Sunday, February 2, 2014

Iran: Historic Structure of Biological Weapons Programs: Chapter Two

Historic Structure of Biological Weapon Programs




smallpox

In 1991, Joe Esposito and the molecular biologist Craig Venter, who was at the National Institutes of Health, sequenced the entire genome of the Rahima strain of smallpox; that is, they mapped its entire DNA. They found that the virus contains a hundred and eighty-six thousand base pairs of DNA (each base pair being a step on the ladder of the molecule), and that the DNA contains about a hundred and eighty-seven genes-making smallpox one of the most complicated viruses known. (The AIDS virus has only ten genes.)[1]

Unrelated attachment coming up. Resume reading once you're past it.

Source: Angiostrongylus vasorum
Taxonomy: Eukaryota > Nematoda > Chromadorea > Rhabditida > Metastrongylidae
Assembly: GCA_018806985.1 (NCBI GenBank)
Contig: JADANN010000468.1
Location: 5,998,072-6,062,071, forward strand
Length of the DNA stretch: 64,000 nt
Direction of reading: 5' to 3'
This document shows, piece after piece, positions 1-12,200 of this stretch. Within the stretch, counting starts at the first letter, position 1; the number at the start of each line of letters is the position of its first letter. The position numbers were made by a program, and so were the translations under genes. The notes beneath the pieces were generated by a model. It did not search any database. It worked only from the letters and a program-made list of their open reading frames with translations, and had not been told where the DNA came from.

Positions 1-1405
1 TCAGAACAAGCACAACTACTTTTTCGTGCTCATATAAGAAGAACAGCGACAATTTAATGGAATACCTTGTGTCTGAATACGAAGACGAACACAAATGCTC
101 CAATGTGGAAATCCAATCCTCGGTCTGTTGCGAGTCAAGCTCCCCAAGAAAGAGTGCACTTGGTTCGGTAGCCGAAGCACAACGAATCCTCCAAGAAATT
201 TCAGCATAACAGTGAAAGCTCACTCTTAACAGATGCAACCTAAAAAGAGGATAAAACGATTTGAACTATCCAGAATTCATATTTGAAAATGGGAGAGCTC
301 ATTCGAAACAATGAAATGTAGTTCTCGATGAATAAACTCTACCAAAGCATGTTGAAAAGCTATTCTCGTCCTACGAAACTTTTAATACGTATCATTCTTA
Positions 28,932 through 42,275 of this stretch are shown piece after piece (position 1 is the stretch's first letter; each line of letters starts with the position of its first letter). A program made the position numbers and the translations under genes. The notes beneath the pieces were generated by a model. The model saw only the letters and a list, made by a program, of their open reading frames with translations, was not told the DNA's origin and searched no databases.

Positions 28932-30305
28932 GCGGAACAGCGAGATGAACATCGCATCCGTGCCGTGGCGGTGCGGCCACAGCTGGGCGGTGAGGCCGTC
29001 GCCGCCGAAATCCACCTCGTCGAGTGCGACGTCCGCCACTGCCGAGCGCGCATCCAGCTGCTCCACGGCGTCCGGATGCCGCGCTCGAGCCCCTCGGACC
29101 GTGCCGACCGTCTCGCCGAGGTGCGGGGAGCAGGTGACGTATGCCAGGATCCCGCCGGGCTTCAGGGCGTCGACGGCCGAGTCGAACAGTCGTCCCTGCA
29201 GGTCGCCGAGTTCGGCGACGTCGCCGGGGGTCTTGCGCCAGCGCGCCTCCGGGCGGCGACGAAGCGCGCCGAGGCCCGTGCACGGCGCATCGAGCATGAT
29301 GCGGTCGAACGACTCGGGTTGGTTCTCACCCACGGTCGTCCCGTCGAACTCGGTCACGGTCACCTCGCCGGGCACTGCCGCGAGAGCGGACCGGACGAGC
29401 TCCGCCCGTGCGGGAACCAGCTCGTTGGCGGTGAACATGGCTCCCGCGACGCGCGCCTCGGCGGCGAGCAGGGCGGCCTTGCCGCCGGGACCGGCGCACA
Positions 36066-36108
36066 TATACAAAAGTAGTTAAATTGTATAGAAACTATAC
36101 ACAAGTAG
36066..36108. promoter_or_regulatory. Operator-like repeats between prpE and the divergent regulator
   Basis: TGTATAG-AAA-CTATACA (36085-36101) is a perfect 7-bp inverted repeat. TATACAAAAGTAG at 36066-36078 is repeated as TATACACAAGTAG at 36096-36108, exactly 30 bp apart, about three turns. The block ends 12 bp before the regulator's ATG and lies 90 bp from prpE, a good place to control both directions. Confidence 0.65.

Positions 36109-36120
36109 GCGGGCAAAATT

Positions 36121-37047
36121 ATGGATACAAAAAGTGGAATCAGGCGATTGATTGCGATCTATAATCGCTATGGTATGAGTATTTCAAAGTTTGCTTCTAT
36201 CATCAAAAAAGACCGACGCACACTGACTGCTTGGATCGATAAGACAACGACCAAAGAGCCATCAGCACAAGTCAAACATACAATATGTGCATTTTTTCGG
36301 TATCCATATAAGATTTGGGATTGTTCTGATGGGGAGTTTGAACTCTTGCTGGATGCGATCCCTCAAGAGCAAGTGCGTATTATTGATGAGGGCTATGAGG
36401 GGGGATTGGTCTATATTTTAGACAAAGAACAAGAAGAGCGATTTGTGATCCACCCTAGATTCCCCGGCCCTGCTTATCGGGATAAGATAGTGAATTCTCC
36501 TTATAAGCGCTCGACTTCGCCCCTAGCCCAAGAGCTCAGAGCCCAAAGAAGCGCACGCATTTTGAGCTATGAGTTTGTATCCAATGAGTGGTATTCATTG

The intense secrecy and dual-use nature that surround offensive biological weapons programs makes it difficult to accurately assess the structure, location, research and development of such programs.[2] Nearly any discussion of clandestine BW laboratories and resulting warfare programs begin with a review of the massive Soviet biological weapon program known as Biopreparat. Biopreparat was run by the Soviet Union beginning in the 1920’s. It encompassed many of the same structural characteristics a modern-day clandestine BW program contains. Notably, the structure was multi-tiered, with some facilities producing commercial animal and human vaccines and other therapeutics, while simultaneously conducting research and development applicable to offensive bio-weapon development. The programs were highly compartmentalized and under the direct authority of the state security services. Although the basic infrastructure of clandestine programs remains essentially the same, whether in Iraq, Iran, Syria or the DPRK, what has changed is the nature of the biological weapon itself. Rapid developments in the life sciences and bio-technology have led to marked and direct consequences to critical aspects within clandestine biological weapons complexes.